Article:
Theft! A History of Music is the free graphic novel you need to download now

A new Creative Commons graphic novel by the name Theft! A History of Music just went public, and it looks amazing. Check out a video summarising the text above.

Published entirely for free use, it’s an illustrated, 2000 year retelling of the human musical timeline. Focusing on the evolution of music as the continuing ‘theft’ from influencers to trailblazers, it covers everything from Plato to modern DJ culture.

Mad respect to anyone who conducts a project like this, and even bigger respect to anyone who releases it for free.

theft! A history of music free graphic novel online

Created by James Boyle and Jennifer Jenkins, two law school profs from Duke University, Theft! A History of Music is one of the most ambitious free projects we’ve ever seen.

Read the blurb of Theft! A History of Music below:

This comic lays out 2000 years of musical history. … Again and again there have been attempts to police music; to restrict borrowing and cultural cross-fertilization. But music builds on itself. To those who think that mash-ups and sampling started with YouTube or the DJ’s turntables, it might be shocking to find that musicians have been borrowing – extensively borrowing – from each other since music began. Then why try to stop that process? The reasons varied. Philosophy, religion, politics, race – again and again, race – and law. And because music affects us so deeply, those struggles were passionate ones. They still are.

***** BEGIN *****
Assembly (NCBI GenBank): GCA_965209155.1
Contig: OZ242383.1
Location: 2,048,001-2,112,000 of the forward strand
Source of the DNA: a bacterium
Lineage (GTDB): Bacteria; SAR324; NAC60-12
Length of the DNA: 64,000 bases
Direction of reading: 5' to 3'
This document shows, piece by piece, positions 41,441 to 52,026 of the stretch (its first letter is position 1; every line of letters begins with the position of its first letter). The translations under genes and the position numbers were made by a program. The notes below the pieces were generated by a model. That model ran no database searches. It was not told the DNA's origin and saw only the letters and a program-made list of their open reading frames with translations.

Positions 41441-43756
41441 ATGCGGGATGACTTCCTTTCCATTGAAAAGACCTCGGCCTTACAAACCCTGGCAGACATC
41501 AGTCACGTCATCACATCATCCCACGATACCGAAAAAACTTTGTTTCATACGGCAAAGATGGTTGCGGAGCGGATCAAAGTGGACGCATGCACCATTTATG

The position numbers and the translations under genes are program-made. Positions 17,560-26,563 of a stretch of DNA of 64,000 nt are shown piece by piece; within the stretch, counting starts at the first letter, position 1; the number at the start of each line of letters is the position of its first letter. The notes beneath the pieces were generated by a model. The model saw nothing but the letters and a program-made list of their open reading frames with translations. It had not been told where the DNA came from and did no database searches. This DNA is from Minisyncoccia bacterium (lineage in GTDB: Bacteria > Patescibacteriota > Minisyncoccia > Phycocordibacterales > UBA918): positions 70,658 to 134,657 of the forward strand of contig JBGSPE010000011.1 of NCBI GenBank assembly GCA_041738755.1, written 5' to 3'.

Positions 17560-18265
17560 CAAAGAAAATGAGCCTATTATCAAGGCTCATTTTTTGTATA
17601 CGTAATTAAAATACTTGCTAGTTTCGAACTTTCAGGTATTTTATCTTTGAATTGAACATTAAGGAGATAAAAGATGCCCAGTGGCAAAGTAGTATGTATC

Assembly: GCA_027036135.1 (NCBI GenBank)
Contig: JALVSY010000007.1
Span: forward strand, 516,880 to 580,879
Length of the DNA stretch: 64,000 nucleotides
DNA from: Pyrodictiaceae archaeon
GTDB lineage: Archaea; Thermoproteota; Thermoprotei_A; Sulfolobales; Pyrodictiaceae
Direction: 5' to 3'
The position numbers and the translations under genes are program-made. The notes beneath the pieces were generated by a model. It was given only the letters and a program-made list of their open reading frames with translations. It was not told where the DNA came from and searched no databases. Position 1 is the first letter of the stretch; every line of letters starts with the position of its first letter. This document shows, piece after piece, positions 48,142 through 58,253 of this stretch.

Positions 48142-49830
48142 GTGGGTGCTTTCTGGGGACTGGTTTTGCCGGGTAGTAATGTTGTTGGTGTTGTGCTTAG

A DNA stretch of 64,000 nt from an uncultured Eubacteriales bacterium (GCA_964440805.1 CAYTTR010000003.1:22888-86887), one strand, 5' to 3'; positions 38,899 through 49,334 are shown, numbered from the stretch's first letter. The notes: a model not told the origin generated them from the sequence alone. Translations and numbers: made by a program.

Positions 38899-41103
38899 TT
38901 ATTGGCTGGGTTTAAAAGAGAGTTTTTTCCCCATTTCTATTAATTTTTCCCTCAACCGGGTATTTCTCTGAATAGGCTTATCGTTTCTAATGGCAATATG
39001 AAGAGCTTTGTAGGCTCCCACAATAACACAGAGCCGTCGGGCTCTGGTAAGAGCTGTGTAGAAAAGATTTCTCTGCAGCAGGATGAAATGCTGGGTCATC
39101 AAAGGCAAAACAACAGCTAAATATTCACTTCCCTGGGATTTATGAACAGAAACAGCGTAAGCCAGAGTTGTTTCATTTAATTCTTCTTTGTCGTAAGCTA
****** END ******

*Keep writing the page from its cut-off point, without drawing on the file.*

The history in this book runs from Plato to Blurred Lines and beyond. You will read about the Holy Roman Empire’s attempts to standardize religious music using the first great musical technology (notation) and the inevitable backfire of that attempt. You will read about troubadours and church composers, swapping tunes (and remarkably profane lyrics), changing both religion and music in the process. You will see diatribes against jazz for corrupting musical culture, against rock and roll for breaching the color-line. You will learn about the lawsuits that, surprisingly, shaped rap. You will read the story of some of music’s iconoclasts – from Handel and Beethoven to Robert Johnson, Chuck Berry, Little Richard, Ray Charles, the British Invasion and Public Enemy.

To understand this history fully, one has to roam wider still – into musical technologies from notation to the sample deck, aesthetics, the incentive systems that got musicians paid, and law’s 250 year struggle to assimilate music, without destroying it in the process. Would jazz, soul or rock and roll be legal if they were reinvented today? We are not sure. Which as you will read, is profoundly worrying because today, more than ever, we need the arts.

All of this makes up our story. It is assuredly not the only history of music. But it is definitely a part – and a fascinating part – of that history…


Download Theft! A History of Music here, or you can buy a cheap paperback here.

Via Open Culture.